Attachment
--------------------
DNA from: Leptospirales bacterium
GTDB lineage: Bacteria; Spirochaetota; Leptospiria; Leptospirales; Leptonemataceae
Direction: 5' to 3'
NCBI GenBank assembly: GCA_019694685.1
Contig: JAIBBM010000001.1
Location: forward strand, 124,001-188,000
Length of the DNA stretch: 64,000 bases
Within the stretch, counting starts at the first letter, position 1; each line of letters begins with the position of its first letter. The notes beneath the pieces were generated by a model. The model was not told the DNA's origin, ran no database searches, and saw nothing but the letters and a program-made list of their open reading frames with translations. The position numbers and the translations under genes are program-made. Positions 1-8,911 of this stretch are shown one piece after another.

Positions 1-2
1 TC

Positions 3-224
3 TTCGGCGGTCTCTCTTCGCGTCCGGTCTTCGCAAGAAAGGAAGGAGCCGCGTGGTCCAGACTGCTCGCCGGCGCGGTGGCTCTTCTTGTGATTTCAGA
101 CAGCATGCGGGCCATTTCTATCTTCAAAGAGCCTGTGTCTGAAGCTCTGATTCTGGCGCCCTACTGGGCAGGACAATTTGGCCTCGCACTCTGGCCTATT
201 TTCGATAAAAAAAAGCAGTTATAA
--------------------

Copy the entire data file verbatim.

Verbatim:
DNA from: Leptospirales bacterium
GTDB lineage: Bacteria; Spirochaetota; Leptospiria; Leptospirales; Leptonemataceae
Direction: 5' to 3'
NCBI GenBank assembly: GCA_019694685.1
Contig: JAIBBM010000001.1
Location: forward strand, 124,001-188,000
Length of the DNA stretch: 64,000 bases
Within the stretch, counting starts at the first letter, position 1; each line of letters begins with the position of its first letter. The notes beneath the pieces were generated by a model. The model was not told the DNA's origin, ran no database searches, and saw nothing but the letters and a program-made list of their open reading frames with translations. The position numbers and the translations under genes are program-made. Positions 1-8,911 of this stretch are shown one piece after another.

Positions 1-2
1 TC

Positions 3-224
3 TTCGGCGGTCTCTCTTCGCGTCCGGTCTTCGCAAGAAAGGAAGGAGCCGCGTGGTCCAGACTGCTCGCCGGCGCGGTGGCTCTTCTTGTGATTTCAGA
101 CAGCATGCGGGCCATTTCTATCTTCAAAGAGCCTGTGTCTGAAGCTCTGATTCTGGCGCCCTACTGGGCAGGACAATTTGGCCTCGCACTCTGGCCTATT
201 TTCGATAAAAAAAAGCAGTTATAA